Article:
Coast Guard: 1952 shipwreck may be leaking oil off Alaska

The following is the text of a press release issued by the U.S. Coast Guard:
(JUNEAU, Alaska) — The Coast Guard and Alaska Department of Environmental Conservation coordinated efforts with Southeast Alaska Lighterage and Global Offshore Divers to use a Remotely Operated Vehicle to evaluate possible damage to the historic vessel Princess Kathleen near Lena Point Wednesday and Thursday.
The Coast Guard has responded to several reports of minor oil sheens in the vicinity of Lena Point in the last six months but the amount of product released has been unrecoverable.

Coast Guard Sector Juneau investigators identified the source of the sheen as the Princess Kathleen, one of Southeast Alaska’s historic shipwrecks.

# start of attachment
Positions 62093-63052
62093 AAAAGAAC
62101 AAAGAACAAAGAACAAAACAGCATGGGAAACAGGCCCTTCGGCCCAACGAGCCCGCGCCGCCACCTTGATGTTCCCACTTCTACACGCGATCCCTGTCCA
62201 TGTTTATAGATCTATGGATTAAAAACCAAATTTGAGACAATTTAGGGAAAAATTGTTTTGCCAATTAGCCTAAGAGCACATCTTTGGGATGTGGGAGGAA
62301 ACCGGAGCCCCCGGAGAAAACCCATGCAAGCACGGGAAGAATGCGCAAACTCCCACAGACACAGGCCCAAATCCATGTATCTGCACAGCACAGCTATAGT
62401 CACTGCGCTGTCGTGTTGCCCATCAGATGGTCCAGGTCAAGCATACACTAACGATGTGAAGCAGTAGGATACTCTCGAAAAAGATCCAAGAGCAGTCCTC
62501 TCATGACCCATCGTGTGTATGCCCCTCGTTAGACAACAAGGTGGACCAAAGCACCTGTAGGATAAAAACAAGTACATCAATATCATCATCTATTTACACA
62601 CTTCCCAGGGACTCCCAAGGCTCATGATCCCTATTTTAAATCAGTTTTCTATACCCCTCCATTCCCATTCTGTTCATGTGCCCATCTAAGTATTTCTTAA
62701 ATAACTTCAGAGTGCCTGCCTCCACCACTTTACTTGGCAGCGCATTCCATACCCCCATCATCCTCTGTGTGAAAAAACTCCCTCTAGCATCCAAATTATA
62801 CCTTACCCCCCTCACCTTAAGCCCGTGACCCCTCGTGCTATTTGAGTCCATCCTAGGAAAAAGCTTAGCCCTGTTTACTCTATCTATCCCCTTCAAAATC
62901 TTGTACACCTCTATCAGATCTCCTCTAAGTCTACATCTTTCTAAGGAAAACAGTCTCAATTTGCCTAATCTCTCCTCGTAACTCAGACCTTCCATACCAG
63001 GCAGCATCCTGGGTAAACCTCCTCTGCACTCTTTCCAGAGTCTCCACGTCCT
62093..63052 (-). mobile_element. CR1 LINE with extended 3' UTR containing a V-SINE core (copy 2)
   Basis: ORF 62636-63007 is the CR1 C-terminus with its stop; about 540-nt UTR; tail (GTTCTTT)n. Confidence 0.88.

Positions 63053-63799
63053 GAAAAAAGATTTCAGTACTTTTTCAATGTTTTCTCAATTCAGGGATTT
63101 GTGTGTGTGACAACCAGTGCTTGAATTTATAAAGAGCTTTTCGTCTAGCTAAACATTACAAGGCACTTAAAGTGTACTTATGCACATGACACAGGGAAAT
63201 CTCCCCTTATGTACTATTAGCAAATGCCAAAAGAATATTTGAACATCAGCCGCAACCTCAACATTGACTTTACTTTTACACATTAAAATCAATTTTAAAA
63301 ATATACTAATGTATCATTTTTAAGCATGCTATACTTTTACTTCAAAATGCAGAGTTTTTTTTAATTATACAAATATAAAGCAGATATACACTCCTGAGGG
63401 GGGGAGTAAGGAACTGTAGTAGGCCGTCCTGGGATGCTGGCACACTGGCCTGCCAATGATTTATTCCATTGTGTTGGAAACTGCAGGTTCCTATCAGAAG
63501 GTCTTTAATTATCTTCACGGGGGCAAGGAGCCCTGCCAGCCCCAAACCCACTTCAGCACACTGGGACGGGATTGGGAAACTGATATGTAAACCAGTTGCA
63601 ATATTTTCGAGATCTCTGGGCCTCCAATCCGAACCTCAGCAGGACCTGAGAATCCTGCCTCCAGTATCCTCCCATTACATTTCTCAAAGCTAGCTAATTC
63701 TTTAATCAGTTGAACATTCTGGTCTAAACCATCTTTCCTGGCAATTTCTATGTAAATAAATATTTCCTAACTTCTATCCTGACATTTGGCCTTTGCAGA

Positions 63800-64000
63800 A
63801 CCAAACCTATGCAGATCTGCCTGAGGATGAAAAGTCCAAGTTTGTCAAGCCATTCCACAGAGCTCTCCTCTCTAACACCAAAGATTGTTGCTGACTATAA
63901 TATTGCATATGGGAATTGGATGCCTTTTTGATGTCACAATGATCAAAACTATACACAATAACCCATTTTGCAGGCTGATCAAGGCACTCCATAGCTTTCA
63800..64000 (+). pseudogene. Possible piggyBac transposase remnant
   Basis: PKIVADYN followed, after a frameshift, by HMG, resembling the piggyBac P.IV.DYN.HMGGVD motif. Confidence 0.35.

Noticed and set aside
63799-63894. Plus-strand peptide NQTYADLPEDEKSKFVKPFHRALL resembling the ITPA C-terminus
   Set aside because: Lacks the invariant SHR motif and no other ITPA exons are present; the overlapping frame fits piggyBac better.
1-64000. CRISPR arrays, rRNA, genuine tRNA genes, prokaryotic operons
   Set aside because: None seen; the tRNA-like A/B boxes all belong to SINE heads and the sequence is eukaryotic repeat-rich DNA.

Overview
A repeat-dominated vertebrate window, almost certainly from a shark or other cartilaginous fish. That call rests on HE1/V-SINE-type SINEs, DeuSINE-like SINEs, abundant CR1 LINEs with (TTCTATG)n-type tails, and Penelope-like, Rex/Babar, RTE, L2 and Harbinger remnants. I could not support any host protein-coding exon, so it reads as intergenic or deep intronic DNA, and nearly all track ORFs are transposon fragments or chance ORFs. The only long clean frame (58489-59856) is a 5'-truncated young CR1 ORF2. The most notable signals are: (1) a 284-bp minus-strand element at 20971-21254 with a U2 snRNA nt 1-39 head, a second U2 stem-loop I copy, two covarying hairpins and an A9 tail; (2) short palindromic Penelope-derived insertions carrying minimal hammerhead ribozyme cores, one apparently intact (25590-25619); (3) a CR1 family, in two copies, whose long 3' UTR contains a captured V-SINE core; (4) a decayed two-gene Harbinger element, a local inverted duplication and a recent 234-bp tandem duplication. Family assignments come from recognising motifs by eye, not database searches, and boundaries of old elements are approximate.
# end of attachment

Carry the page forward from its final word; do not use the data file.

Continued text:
The 369-foot Princess Kathleen, a Canadian Pacific Railroad vessel built in 1925, went aground and sank near Lena Point in 1952 carrying an estimated 155,000 gallons of fuel. The Princess Kathleen now rests on a slope in 80 to 140 feet of water and continues to periodically cause small unrecoverable oil sheens in the area.
“Based on the recent reports of a sheen from the Princess Kathleen and our concern for the environment, the Coast Guard felt diving on the vessel to determine its actual condition was necessary,†said Capt. Melissa Bert, Sector Juneau Commander. “Any action we take with regard to this vessel will be done in conjunction with our state and local partners and balance our concern for the environment and its historical significance.â€
The Coast Guard opened the Oil Spill Liability Trust Fund Friday to fund the remote survey of the sunken vessel.
By Professional Mariner Staff